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Jamaica Scientific Research Institute
Healing the world, one disorder at a time

Conventional Treatments for Diabetes

Eating healthy, being physically active, and taking insulin are the basic therapies for Type 1 diabetes. The amount of insulin must be balanced with food intake and daily activities. An overdose of insulin may result in insulin shock.


Type 2 diabetes may be treated with oral drugs such as sulphonylureas , biguanides, thiazolidine diones , meglitinides and others (see table). In addition to combination medications such as glyburide/metformin or rosiglitazone/metformin, insulin may also be administered.


Healthy eating, physical activity, and blood glucose testing are the basic management tools for type 2 diabetes. If overweight, it is imperative the the excess weight be lost as obesity is one of the predominant contributors to Type 2 diabetes. In addition, many people with type 2 diabetes require one or more diabetes medicines—pills, insulin, and other injectable medicine—to control their blood glucose levels.

Persons with diabetes are at high risk for cardiovascular disease (CVD). In fact, at least 65 percent of those with diabetes die from heart disease or stroke. Managing diabetes is more than keeping blood glucose levels under control—it is also important to manage other risk factors such as blood pressure and cholesterol levels through healthy eating, physical activity, and the use of medications, if needed.

 Drug Type
Action Common Side Effects 
Sulphonylureas

including

Tolbutamide,Chlorpropamide , Gliclazide, Glimepiride

  • Effective in rapidly lowering blood sugar
  • Act by increasing insulin release from the beta cells in the pancreas.
  • Hypoglycemia
  • Weight gain
  • Abdominal upset
  • Headache
  • Hypersensitivity reactions
Biguanides

including

Metformin

  • Do not affect insulin output from pancreas
  • Primary acts by suppressing glucose release from and gluconeogenesis in the liver
  • Full mechanism of action is not known, but these drugs are usually referred to a disease modifying agents
  • Biguanides also tend to make the cells of the body more willing to absorb glucose already present in the blood
  • Diarrhea
  • Dyspepsia
  • Lacticacidosis- most important and serious side effect
Thiazolidine diones

including

Troglitazone, Pioglitazone, Rosiglitazone

  • Troglitazone was withdrawn from certain markets due to side effects
  • Found to reduce the risk of transition from prediabetes to diabetes mellitus Type 2
  • Act by modulating the transcription of the insulin-sensitive genes that control glucose and lipid metabolism in the muscle, adipose tissue, and the liver
  • Pioglitazone reduces insulin resistance in the liver and peripheral tissues; increases the expense of insulin-dependent glucose; decreases withdrawal of glucose from the liver;reduces quantity of glucose, insulin and glycated hemoglobin in the bloodstream.
  • Thiazolidine diones lower blood glucose by improving target cell response to insulin (that is, increasing the sensitivity of the cells to insulin).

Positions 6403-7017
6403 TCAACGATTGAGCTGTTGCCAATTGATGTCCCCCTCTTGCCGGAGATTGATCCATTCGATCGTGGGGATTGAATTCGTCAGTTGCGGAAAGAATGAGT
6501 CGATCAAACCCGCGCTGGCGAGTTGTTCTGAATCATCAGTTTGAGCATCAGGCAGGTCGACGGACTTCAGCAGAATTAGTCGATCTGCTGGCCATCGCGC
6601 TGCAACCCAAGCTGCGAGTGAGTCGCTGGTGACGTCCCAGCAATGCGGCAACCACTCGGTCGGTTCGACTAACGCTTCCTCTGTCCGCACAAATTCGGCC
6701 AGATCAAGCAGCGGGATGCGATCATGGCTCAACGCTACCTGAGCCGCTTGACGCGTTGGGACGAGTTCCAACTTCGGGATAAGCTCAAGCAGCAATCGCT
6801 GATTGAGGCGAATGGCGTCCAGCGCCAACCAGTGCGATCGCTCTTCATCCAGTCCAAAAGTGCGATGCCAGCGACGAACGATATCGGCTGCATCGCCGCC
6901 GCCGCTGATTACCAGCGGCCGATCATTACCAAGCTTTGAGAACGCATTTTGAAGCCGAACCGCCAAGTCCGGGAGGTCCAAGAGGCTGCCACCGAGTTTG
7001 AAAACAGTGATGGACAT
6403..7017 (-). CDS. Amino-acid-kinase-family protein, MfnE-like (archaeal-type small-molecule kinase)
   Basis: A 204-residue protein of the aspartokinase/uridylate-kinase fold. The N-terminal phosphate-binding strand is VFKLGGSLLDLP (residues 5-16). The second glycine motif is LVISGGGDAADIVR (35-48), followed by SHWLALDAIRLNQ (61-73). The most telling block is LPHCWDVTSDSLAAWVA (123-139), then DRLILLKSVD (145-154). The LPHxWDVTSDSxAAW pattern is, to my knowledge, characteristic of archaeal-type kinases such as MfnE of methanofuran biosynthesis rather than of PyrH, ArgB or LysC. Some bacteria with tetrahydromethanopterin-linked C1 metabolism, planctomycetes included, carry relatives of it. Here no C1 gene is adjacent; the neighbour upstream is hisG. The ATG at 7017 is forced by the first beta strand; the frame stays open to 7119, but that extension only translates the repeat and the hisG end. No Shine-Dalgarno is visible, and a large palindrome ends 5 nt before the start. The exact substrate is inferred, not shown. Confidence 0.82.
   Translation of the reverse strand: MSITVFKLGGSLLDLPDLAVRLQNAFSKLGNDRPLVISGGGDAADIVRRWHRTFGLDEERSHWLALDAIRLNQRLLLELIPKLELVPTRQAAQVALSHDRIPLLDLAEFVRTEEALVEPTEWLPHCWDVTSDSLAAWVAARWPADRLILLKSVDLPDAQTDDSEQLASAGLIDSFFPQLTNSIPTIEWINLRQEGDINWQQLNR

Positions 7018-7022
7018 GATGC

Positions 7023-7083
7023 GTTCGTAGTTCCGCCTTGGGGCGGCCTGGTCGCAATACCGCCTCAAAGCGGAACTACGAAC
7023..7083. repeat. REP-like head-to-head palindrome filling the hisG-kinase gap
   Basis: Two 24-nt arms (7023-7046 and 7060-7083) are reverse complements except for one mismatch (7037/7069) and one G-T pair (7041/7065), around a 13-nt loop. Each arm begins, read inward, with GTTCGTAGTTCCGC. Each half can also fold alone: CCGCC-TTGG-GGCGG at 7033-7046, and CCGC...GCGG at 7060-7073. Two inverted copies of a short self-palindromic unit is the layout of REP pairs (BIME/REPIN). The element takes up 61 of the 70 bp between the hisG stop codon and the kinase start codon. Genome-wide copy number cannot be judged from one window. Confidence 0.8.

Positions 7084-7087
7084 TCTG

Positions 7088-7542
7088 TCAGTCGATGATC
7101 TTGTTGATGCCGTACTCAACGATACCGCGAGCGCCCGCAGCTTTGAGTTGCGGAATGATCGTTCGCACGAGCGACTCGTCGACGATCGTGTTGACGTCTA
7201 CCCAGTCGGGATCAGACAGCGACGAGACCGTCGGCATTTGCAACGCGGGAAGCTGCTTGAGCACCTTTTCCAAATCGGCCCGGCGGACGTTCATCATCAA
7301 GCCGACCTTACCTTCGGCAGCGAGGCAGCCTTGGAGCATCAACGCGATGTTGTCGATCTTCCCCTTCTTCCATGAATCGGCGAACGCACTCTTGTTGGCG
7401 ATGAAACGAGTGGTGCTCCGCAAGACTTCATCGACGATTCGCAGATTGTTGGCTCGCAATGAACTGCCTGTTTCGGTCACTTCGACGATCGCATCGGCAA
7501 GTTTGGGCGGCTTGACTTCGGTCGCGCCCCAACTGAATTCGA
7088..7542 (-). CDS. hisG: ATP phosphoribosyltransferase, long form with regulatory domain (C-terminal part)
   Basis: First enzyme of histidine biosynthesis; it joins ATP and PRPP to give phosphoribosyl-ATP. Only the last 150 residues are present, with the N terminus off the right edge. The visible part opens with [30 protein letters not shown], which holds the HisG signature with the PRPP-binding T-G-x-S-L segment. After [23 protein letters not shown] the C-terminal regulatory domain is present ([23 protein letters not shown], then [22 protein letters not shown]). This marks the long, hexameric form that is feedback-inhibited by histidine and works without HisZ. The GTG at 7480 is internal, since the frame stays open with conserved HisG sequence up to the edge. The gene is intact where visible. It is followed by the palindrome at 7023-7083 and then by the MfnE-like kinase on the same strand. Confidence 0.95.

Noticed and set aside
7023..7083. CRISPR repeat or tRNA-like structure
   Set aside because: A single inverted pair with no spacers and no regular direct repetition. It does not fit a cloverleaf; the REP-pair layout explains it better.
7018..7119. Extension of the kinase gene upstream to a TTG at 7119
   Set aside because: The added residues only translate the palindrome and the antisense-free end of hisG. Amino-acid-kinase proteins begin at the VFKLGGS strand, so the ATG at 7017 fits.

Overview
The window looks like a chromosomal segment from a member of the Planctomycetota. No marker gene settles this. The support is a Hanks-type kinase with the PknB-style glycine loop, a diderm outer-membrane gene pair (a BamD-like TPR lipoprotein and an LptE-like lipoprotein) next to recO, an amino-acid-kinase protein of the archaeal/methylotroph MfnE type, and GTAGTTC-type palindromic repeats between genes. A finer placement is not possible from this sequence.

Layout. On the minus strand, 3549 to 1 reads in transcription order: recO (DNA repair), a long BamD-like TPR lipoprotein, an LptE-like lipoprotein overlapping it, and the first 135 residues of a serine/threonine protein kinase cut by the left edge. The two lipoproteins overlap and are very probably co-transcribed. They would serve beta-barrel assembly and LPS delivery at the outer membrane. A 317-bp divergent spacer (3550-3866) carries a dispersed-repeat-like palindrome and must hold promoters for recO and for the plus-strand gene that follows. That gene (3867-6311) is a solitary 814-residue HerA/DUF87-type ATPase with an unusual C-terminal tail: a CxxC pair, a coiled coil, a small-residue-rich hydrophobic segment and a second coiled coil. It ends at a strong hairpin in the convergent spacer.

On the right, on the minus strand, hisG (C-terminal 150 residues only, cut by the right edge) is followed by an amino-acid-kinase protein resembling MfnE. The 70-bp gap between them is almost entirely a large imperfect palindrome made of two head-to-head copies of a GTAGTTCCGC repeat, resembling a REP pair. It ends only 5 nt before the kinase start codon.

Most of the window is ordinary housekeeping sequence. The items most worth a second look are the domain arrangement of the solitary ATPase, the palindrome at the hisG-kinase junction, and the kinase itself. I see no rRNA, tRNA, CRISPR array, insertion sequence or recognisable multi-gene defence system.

• Increased incidence of drug-induced hepatitis
  • Risk of bladder cancer
  • Risk of cardiovascular events
  • Fluid retention and peripheral edema

Meglitinides

including

Repaglinide,Nateglinide

  • Lowers blood glucose by stimulating the release of insulin from the pancreas. It achieves this by closing ATP-dependent potassium channels in the membrane of the beta cells. This depolarizes the beta cells, opening the cells' calcium channels, and the resulting calcium influx induces insulin secretion.
  • Weight gain
  • Hypoglycemia
  • Headaches
  • Muscle and joint aches
  • Sinus infections

Alphaglucosidase inhibitors

including

Precose

  • Inhibition of alpha glucosidase enzyme, results in carbohydrates not being broken down efficiently and thus glucose absorption is reduced.
  • Precose is not as effective as the other medications for diabetes. Since Precose works in the intestine, its effects are additive to diabetic medications that work at other sites, such as sulfonylureas.
  • Abdominal pain
  • Diarrhea
  • Gas
Pramlintide
  • A synthetic analog (structure-like molecule) of the natural human hormone amylin. Amylin is a synthesized by pancreatic beta cells and helps control glucose control after meals. The synthetic analog takes over or boosts this function once ingested.
  • When used with insulin, this compound can improve glycemic control and has additional benefits that cannot be realized with insulin alone.
  • Hypoglycemia
  • Nausea
  • Weight loss

Glucagon-likepeptide-1 (GLP-1) receptor agonists - incretin mimetics including

Exenatide,Lyraglutide


  • Causes stomach to empty slowly and therefore causes a person to feel fuller longer. The cascade effect is that nutrients are delivered to and absorbed by the intestines lazily. This is effected by a gut hormone found in humans known asGLP-1 that acts centrally in the brain to regulate hunger.
  • GLP-1 is broken down in the body by an enzyme called DPP-IV. These drugs are synthetic analogs of GLP-1 and are not easily broken down and so have many of the same effects on sugar regulation as GLP-1.
  • Hypoglycemia
  • Nausea
  • Weight loss


DPP-IV inhibitors

including

sitagliptin, linagliptin


  • Inhibit the enzyme, DPP-IV,  from breaking down GLP-1. This allows GLP-1already in the blood to circulate longer.
  • Hypoglycemia
  • Nausea

For a full profile on a drug you may be taking, visit Drugs.com or Rxlist.com and simply enter the name.

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